- Home Improvement
Bamboo Flooring:Pros and Cons
Sustainability and eco-friendliness aside, what are the pros and cons of bamboo flooring?
There is just something wonderful about the look and the feel of wood floors. They can add a warm, country ambiance or contemporary flair. The concern has been for the loss of so many trees. It takes approximately 100 years for a hardwood tree to mature to the point it can be used for floors. There has to be a solution that is better than toxic fake wood, right?
Many people feel that there is. While it take a lifetime for hardwood to mature it typically takes bamboo only about 3-5 years to reach a size that can be used for the manufacture of wood flooring. It is a grass and there is no need to replant it. Bamboo regenerates readily from the rhizomes left in the ground. It does not even require pesticides to do well.
In addition, many people in third world countries rely on the bamboo industry to support their families.
Sounds like the perfect, earth-friendly alternative to wood, but is it?
Installing Bamboo Flooring
Bottom Line-Is Bamboo Flooring Durable?
In comparison the darker bamboo is similar to black walnut and the lighter colors can be compared to maple. These wood varieties, although hardwoods, are considerably softer that oak. They are easily dented and scratched by heavy furniture, high heels, and normal use. Bamboo is much the same. It is not more durable than conventional hardwood, nor is it easier to take care of.
The color variations in bamboo floors are created by heating the bamboo. The lighter the floor is the less it has been heated and the stronger it is. As bamboo is heated it gets softer and more easily marred. The boiling and heating process that created the carbonized color softens the wood by approximately 30%. The bamboo strips are finished with an aluminum oxide finish, however this does not seem to add as much durability as manufacturers would have you think.
The bottom line is that bamboo floors are easily scratched, dented, and chipped, just like many other woods. If you are looking at bamboo flooring press a fingernail or a coin into the wood and see how much, and how easily, it dents. This will give you an idea of what will happen at home.
Types of Bamboo Flooring
The bamboo is naturally hollow, with thin walls. It is very different from conventional wood in the way that it is formed. Strips of the bamboo are laminated to make the desired size of flooring. Some floors are termed "horizontal". This means that the bamboo strips are laminated together so that the top shows the natural growth rings. This makes the wood look like short, choppy rows. Some manufacturers offer three foot lengths while others make bamboo flooring in six foot lengths. Most people prefer the longer lengths because it seems to just look better once it is installed. When bamboo is described as "vertical" the strips are laid on their sides and laminated to create a look of long, thin rows of wood.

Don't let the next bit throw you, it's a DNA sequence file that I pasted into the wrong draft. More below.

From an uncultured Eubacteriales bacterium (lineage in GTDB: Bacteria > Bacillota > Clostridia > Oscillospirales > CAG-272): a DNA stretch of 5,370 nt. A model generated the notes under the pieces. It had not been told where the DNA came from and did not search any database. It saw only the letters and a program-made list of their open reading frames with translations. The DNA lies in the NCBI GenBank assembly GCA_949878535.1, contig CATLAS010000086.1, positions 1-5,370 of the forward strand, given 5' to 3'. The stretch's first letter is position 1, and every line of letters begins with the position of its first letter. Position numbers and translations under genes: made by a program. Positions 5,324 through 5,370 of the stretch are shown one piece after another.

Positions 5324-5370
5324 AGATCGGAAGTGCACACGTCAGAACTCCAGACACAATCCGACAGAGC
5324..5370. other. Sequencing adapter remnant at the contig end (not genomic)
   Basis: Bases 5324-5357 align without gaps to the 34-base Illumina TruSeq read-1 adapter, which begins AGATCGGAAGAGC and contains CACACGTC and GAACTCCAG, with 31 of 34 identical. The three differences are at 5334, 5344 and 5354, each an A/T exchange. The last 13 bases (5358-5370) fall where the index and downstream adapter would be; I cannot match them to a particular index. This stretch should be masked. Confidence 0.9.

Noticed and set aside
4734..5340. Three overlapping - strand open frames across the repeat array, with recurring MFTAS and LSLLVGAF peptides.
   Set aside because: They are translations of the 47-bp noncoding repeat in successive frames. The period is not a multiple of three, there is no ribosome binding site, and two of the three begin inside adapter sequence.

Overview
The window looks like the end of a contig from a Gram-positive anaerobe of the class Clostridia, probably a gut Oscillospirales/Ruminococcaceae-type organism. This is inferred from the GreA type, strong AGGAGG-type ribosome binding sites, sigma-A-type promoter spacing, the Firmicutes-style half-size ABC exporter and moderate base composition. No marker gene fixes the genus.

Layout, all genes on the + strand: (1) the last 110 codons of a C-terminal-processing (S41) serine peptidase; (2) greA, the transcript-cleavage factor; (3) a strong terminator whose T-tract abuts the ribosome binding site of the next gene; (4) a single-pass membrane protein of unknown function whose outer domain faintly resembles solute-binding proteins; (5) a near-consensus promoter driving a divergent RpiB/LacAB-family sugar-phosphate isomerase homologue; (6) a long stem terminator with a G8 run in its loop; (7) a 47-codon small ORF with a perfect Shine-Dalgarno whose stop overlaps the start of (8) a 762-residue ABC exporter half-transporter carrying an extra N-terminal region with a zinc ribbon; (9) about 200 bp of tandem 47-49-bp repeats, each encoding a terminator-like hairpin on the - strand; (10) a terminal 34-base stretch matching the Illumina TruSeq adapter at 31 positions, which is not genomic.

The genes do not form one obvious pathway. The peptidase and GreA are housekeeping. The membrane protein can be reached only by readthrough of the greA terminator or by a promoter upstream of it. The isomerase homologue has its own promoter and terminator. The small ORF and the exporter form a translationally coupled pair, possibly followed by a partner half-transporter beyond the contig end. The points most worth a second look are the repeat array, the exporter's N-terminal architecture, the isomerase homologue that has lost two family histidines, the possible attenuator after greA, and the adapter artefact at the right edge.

Engineered bamboo flooring is not 100% bamboo. This type of bamboo is more durable than other types, however, and resists cupping and is ultimately more stable than pure bamboo. If you live in an area with very high humidity the increased moisture resistance of engineered bamboo flooring may make this a good choice for you. Engineered flooring is described in terms of plies. The number of plies indicated more stability due to the layering of the bamboo.
Stranded bamboo floors are created with bamboo fibers. These fibers are shredded and blended with an adhesive and pressure treated. This is probably the most durable of the bamboo floors. Because of the density of the flooring it is also the hardest to install properly.
Management? Fair Trade? Eco-Friendly?
One of the many problems with bamboo is that large areas of natural forests are being cleared to grow bamboo for export. Large amounts of chemical fertilizers are being used to increase bamboo yields.
The practice of clear-cutting is creating large amounts of erosion. Tilling, pesticides and chemical weeding practices are increasing soil loss and toxicity. Because of these practices biodiversity in these areas is on the wane. There is a resulting loss of native plants and animals due to the changes in the habitat.
There are no bamboo companies that have credible environmental certification. Other woods can be certified by the Forest Stewardship Council but most bamboo products have no certification.
In spring of 2008 Smith and Fong Plyboo earned FSC certification on it's bamboo flooring. Other companies are begining to do this as well. This means that the bamboo from these companies is certified to be grown in a sustainable and responsible manner.
Other issues of concern to consumers that are interested in earth friendly products are:
- There is not a Fair Trade certification for bamboo.
- The vast majority of bamboos have formaldehyde binders in the adhesives.
- It can't be locally sourced
- It can bleach in areas that receive direct sunlight
- It will stain easily if not sealed properly
Benefits of Bamboo Flooring
There are benefits to bamboo flooring. Many of the benefits of bamboo are the same as conventional wood:
- Easily cleaned
- Long lasting
It also has some benefits over wood floors:
- It costs up to 50% less than conventional flooring
- Bamboo floor can be easily installed over many types of subfloor.
- Bamboo flooring can be nailed, floated, or glued.
- It is environmentally friendly in that it is quickly renewable.
- Some companies are using safer resins with low formaldehyde emissions.
- It is fire resistant
Should You Choose Bamboo Flooring?
The decision whether to choose bamboo or conventional wood flooring should be made after considering all of the facts and choosing what works best for you. Do not be swayed by what they tell you are the store, or by claims by manufacturers.
As with everything do your homework and ultimately buy what appeals to you the most.